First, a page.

Sunday, August 31, 2008
Time. Now or Later?
I'm not big on cell phones. Not big on having a land-line either. In fact, I'm no longer compelled to jump out of my seat on a mad dash to answer it let alone to risk a head on collision while a call comes in while I'm driving.

Not so when I was younger. There was a time before the polyphonic sounds of a pop song jingle or the emergence of touch tone technology. A time when many tried dialing 867-5309 in hopes to reach Jenny for a good time.

We actually dialed a phone back then, patiently waiting for each whir to bounce back so we can pull up the next number. This ancient Seek 'n Say technology was once exciting as every ring rung could mean a call just for me!!

My problem now is that every call no matter how cleverly disguised is always for me! Someone out there needs something. My ear, my money, my attention and my time.

Shortly before he died at age 93, Mr. McCoy and I were watching a T-Mobile cell phone commercial about buying minutes and rolling-over unused minutes. He said to me, "I would willingly stand at street corners, hat in hand, asking passersby to drop their unused minutes into it."

How profound!

Like gold there is the escaping possibility that time cannot be made. Truth is, time is too quickly spent. Quite often time is spent earning money which also happens to be too easily spent. Such a discouraging concept of reality, yet beneath it's cold heavy shadows of woe - cowers a hope. A hope that time can be made if invested correctly.

Four decades ago A.W. Tozer wrote; "Modern civilization is so complex as to make the devotional life all but impossible." This was even before the time-saving, convenient technologies as Google, GPS, Blackberries and Cellphones were to rob us of our time.

Earlier this morning I was talking to a dear friend whom I haven't made the time to call for well over a year. A year wherein he has been suffering greatly by the tolls demanded by MS. What kind of lousy excuse can I give for that?

No, I didn't make the time but instead spent the time. Wastefully? Absolutely not for I sincerely squeezed every minute for what they were worth.

I invested time with my quickly growing daughter. With my successful, wonderful husband who I truly believe in. Not mountains, but crumbs of time scattered here and there for friends and far off loved ones. An unmeasurable amount of time with Mr. & Mrs. McCoy during the last year of their lives.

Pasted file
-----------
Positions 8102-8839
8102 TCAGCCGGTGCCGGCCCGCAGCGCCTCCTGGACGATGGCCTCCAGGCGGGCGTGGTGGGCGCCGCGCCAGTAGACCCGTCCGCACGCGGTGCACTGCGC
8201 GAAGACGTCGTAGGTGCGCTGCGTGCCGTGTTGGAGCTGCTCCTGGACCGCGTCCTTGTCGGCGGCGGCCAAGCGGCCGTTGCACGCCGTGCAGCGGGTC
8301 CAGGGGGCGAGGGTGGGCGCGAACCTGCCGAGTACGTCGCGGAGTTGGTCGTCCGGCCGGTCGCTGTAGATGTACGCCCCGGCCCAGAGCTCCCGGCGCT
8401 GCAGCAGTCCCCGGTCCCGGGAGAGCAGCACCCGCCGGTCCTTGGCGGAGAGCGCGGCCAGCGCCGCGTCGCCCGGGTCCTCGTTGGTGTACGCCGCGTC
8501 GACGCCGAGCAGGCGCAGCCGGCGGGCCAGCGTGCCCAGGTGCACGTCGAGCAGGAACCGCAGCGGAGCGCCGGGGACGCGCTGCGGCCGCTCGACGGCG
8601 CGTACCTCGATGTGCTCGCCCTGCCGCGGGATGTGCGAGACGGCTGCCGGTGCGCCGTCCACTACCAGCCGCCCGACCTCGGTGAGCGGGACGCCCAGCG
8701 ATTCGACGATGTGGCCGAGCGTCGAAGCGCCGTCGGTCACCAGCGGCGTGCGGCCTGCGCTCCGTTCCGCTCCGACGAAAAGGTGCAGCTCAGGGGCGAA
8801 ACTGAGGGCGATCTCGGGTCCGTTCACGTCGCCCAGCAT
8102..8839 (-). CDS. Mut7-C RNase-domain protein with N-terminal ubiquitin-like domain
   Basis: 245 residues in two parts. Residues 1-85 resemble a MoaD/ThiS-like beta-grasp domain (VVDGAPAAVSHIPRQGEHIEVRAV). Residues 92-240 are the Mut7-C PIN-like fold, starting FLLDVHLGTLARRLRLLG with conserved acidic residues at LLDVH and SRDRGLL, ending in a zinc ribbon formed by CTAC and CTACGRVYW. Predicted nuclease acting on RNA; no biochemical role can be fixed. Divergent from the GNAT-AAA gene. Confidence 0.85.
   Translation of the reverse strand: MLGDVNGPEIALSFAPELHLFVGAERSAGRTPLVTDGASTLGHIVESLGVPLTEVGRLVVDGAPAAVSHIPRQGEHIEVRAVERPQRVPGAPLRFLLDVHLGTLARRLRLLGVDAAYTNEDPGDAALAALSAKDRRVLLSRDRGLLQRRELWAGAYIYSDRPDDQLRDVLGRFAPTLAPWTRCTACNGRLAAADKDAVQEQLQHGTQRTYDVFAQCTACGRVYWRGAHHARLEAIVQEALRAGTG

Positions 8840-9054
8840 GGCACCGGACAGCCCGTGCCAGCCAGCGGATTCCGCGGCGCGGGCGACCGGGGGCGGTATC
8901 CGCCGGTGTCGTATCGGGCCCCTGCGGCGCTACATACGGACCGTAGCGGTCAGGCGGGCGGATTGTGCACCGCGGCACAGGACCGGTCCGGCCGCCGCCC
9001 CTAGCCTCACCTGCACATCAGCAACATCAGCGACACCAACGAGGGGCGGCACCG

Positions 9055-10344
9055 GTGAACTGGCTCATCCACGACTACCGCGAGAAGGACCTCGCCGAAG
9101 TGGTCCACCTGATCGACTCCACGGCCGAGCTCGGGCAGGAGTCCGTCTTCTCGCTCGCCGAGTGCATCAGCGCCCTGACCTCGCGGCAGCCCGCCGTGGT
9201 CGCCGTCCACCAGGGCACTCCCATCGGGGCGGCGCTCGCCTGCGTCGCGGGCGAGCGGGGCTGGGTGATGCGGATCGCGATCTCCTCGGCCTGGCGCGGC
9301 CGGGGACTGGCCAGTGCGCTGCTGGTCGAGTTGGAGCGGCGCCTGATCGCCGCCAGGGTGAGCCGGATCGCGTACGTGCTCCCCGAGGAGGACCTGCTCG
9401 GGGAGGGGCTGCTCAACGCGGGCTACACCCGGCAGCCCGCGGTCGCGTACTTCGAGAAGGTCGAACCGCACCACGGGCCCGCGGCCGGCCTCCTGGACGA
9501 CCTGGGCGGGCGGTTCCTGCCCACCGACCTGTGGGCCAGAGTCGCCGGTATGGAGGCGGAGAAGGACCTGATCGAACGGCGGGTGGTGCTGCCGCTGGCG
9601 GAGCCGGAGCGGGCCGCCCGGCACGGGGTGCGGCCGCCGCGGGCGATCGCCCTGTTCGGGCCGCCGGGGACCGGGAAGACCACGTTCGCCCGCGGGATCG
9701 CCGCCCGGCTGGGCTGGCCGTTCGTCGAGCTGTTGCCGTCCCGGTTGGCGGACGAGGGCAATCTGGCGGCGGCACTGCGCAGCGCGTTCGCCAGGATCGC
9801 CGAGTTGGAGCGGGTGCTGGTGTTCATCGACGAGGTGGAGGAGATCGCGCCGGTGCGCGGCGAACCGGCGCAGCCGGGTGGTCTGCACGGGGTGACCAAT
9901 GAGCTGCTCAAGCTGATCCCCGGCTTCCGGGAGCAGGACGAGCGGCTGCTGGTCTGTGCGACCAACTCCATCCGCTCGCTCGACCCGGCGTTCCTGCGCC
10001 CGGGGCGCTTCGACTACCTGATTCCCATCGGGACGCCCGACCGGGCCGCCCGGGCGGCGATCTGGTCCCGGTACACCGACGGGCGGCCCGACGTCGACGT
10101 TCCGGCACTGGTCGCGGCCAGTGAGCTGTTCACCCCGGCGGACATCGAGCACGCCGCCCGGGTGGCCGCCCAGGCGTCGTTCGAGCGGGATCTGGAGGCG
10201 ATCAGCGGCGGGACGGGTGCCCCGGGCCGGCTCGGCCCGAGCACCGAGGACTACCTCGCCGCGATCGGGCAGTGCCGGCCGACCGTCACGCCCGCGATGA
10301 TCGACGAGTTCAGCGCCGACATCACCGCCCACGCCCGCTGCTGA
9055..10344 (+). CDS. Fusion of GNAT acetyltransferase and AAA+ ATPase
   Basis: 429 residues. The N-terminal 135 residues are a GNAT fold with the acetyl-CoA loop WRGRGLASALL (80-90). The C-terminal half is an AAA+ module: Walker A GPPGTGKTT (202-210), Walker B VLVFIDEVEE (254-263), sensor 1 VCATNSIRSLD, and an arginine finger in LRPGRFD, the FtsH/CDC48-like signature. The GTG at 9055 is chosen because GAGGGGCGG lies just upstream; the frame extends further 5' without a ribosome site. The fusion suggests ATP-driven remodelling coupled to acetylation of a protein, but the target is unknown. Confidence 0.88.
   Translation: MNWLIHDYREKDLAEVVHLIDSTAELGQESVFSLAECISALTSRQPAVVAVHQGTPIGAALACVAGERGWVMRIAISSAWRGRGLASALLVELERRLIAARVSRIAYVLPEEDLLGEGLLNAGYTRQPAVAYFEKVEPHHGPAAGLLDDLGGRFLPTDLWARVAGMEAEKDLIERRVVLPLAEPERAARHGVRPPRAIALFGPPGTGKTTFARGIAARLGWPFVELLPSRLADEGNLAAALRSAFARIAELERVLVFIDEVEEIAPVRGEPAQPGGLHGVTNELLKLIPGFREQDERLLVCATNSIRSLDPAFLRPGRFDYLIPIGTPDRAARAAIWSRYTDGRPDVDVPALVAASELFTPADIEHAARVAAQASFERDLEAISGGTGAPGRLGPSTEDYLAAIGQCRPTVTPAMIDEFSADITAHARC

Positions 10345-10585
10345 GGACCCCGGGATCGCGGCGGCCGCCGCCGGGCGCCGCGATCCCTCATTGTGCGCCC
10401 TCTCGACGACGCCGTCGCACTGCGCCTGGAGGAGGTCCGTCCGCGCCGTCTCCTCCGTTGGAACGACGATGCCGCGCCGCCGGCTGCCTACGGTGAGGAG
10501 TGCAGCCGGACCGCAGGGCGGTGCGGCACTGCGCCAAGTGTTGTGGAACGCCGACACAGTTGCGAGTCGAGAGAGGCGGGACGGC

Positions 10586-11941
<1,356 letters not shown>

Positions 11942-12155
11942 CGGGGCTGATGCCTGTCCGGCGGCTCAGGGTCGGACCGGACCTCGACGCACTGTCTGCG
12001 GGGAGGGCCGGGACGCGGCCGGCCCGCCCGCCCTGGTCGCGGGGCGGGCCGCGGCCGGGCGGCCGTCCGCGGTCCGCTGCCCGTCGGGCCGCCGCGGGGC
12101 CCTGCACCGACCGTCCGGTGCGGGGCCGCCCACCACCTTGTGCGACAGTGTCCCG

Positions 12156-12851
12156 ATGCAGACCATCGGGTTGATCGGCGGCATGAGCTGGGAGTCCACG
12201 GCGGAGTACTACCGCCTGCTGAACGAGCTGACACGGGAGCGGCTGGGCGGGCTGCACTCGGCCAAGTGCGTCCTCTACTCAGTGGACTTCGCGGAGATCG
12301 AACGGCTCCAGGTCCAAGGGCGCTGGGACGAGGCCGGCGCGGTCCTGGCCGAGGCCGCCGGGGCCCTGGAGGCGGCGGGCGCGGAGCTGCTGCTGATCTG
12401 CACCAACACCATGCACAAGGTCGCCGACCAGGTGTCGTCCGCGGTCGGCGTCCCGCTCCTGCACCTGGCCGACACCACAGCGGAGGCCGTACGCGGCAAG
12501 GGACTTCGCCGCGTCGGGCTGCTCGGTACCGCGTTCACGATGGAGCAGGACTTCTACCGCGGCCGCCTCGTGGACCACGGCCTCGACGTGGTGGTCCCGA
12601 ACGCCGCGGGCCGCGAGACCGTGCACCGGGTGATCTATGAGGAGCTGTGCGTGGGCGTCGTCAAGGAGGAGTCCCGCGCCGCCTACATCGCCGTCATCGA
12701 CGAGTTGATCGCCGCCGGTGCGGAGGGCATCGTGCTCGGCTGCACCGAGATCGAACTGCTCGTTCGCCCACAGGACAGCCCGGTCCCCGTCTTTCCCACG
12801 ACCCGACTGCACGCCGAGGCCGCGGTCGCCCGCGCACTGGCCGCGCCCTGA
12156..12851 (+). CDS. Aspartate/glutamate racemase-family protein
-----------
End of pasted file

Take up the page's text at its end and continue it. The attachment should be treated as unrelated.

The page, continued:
Such valued time spent yet invested so that it will last an eternity.

So go ahead. Give me a call. Make my cellphone vibrate and buzz across my desk as it jams to the tune of Babba O'Reilly by The Who. If I happen not to answer please leave a message on my voice mail system. I can't promise to make time, but will try to find the time to devote some time with you....



Stumble It! .......posted by Margaret @ 1:05 PM  
  • At 3:50 PM, Anonymous scaramouche jones said…

    No one ever calls me. I get the odd text but that's about it. Modern technology didn't pass me by I just never really found a use for it.

  • At 8:32 PM, Blogger Dr.John said…

    In the long run the time we invest is worth more than the money we invest.

  • At 6:15 AM, Blogger Carlos said…

    Good post...I've been talking and thinking about my cell phone lately. My sister called a few days ago. I haven't called her back. A friend of mine called me two days ago, and I haven't called him back either.

    You'd think that someone (like me) who receives so few phone calls would be anxious to talk. I'll call back in time, but I'm not feeling it right now.

  • At 10:16 AM, Blogger Woozie said…

    For a teenager I don't use my phone very much. I don't call people and they don't call me, so at least I'll never run out of minutes. Text messaging though...used to hate it but it has grown on me, like a tumor. Or lupus.

  • At 11:12 AM, Blogger Lone Grey Squirrel said…

    I agree with you about the evil time-robbing telecommunication gadgets. I also applaud you for investing your time in eternity. I know these things but have been bad in implementing them.

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